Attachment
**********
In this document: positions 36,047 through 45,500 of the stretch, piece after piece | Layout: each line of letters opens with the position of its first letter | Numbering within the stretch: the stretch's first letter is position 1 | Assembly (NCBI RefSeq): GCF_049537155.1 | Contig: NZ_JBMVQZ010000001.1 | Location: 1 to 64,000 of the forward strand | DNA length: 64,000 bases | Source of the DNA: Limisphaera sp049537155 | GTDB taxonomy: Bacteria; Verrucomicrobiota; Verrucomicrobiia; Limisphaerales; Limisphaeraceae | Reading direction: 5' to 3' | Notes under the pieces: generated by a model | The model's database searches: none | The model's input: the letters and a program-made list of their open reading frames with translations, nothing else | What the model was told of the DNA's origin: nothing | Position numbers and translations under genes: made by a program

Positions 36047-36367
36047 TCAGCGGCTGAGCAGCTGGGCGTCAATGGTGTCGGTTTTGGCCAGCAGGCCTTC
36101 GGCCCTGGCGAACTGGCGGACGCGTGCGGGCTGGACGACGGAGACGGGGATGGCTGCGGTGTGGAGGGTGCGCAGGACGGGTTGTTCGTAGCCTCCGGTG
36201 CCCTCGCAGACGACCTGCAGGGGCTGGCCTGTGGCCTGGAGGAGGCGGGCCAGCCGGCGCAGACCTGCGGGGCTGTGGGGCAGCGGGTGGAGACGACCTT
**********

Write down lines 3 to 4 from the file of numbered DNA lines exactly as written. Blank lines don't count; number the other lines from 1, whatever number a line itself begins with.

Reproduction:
36047 TCAGCGGCTGAGCAGCTGGGCGTCAATGGTGTCGGTTTTGGCCAGCAGGCCTTC
36101 GGCCCTGGCGAACTGGCGGACGCGTGCGGGCTGGACGACGGAGACGGGGATGGCTGCGGTGTGGAGGGTGCGCAGGACGGGTTGTTCGTAGCCTCCGGTG